At Monday’s meeting, Dan Natchez, president of the Shore Acres Property Owners Association, which opposes the yacht club’s housing plan, denounced the threat as “a new low standard for this village.” He said he regarded intimidation as “an unconscionable action.”

CARLDBIRMAN October 13, 2011 at 01:16 PM
I personally find it disturbing that this controversy drags on year after year. It is long past time for the Village and the Club to find ways to live together as good neighbors.
Chief Siwanoy October 13, 2011 at 03:54 PM
MB&YC has never tried to be a "good neighbor" and clearly has no interest in doing so now. It has sought to circumvent the Village Local Waterfront Revitalization Program since that sensible program was first envisioned by village residents in the early 1980's and it is the only private club that has taken such an obstructionist, litigious and belligerant position. Nothing new here.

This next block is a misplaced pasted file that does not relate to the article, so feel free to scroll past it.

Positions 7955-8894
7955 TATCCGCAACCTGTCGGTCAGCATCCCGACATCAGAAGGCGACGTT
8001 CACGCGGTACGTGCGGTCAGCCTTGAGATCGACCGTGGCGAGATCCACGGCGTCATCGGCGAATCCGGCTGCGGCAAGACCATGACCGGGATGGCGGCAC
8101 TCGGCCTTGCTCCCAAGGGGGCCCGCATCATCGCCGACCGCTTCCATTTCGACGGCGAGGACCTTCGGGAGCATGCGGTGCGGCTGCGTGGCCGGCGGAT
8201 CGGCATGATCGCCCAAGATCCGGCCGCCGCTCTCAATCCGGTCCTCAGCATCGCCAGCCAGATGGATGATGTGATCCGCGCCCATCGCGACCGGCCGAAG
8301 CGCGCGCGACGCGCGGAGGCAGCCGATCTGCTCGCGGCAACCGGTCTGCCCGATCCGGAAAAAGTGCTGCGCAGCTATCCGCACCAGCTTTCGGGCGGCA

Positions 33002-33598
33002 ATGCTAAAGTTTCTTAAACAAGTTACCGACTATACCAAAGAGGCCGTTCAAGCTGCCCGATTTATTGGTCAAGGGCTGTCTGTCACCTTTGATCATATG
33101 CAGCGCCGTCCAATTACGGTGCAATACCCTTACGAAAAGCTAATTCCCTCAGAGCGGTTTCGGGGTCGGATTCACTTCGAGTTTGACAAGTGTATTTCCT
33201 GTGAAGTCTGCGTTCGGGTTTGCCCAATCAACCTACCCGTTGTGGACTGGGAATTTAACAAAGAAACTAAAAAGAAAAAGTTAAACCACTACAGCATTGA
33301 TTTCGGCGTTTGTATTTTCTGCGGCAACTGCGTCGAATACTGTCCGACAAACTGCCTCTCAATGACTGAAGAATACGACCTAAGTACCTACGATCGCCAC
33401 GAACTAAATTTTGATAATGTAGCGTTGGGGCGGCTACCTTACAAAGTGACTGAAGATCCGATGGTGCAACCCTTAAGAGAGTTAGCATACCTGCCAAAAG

j. desmond October 13, 2011 at 04:23 PM
Where is the State of New York in this argument? Why are they not protecting Otter Creek Wetlands? The MBYC is under a consent order from The State because they filled in land below the high tide line on their property without permission. The State has the ultimate responsibility and power to end this confusion. We need Them to step up and resolve this mess for us and the people of New York State. This piece of wetland, no matter how small, is worth preserving for all of us. The State has to make a decision and fast.
Doreen Roney October 13, 2011 at 08:08 PM